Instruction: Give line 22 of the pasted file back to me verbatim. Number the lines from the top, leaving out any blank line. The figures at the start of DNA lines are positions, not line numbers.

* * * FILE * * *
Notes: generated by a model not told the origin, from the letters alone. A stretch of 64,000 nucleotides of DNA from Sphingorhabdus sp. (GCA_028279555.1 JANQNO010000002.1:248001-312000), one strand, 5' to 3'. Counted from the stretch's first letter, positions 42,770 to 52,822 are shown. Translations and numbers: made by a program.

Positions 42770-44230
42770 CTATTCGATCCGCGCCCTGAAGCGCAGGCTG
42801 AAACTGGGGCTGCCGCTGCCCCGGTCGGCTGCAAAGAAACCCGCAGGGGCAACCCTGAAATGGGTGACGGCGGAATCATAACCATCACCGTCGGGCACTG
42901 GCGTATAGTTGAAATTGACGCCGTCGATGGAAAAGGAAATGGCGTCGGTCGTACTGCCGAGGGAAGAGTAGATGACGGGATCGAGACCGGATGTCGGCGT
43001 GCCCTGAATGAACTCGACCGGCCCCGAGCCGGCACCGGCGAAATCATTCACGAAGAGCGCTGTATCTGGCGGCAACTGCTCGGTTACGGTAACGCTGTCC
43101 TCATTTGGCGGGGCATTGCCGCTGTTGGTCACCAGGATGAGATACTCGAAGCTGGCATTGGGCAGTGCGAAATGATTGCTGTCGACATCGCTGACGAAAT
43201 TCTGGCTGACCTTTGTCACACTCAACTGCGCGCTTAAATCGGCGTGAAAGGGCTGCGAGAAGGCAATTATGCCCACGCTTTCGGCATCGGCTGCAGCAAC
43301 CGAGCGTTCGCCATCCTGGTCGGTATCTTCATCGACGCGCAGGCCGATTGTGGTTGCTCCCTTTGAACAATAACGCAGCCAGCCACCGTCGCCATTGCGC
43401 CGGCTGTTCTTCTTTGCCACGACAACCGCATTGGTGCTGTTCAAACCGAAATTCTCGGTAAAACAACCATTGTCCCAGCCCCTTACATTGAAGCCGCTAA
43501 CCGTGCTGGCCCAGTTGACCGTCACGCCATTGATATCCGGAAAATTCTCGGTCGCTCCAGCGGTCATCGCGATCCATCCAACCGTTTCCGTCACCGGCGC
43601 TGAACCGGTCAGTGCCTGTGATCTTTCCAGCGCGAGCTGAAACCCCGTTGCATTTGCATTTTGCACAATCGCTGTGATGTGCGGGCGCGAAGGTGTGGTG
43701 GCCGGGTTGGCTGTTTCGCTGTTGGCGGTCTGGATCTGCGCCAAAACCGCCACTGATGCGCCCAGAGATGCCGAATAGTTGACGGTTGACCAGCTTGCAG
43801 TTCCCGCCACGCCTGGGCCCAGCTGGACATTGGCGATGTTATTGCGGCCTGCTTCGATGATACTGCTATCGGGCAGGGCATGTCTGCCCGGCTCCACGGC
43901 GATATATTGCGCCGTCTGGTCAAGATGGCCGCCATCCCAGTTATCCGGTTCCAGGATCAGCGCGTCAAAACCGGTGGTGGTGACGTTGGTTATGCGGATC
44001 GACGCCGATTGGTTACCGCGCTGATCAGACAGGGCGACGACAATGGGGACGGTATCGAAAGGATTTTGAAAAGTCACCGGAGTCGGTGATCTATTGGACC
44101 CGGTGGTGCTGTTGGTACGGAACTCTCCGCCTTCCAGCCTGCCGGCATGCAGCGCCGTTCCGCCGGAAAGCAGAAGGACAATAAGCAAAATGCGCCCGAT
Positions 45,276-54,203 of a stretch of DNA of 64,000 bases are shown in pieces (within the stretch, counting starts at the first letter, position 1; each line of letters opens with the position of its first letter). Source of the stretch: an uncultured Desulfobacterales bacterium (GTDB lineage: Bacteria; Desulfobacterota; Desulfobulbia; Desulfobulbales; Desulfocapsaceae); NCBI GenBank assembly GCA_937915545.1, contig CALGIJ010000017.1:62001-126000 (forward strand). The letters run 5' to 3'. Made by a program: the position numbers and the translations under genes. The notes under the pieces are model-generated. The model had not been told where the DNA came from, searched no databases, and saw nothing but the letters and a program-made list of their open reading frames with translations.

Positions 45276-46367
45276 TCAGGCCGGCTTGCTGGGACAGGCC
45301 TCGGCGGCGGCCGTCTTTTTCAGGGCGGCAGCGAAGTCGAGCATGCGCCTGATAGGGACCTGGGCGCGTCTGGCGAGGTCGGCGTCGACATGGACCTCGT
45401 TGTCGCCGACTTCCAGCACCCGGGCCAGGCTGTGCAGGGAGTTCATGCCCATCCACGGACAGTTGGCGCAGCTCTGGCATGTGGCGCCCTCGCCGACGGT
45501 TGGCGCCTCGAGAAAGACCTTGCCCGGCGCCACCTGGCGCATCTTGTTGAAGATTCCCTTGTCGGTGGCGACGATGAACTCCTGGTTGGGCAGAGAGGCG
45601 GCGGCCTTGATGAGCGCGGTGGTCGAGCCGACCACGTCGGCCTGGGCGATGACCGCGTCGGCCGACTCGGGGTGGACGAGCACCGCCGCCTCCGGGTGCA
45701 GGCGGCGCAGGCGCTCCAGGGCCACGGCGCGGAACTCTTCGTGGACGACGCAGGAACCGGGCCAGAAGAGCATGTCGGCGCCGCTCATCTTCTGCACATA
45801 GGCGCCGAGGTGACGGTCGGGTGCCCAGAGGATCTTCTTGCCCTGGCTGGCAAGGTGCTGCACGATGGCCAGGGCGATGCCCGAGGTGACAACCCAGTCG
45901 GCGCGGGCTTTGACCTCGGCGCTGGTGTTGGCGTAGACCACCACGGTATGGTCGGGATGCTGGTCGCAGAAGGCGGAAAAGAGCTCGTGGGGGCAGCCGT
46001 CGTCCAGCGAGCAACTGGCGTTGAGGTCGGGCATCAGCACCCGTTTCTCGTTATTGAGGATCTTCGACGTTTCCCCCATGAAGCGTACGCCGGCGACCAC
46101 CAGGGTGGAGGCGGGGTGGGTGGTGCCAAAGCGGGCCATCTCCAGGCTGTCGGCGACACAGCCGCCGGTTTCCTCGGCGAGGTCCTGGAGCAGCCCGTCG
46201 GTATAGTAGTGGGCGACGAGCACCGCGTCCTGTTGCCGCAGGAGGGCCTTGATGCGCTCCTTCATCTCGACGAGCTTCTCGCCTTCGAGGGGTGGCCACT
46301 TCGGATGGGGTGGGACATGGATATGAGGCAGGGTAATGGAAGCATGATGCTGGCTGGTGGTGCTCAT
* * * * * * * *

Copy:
45401 TGTCGCCGACTTCCAGCACCCGGGCCAGGCTGTGCAGGGAGTTCATGCCCATCCACGGACAGTTGGCGCAGCTCTGGCATGTGGCGCCCTCGCCGACGGT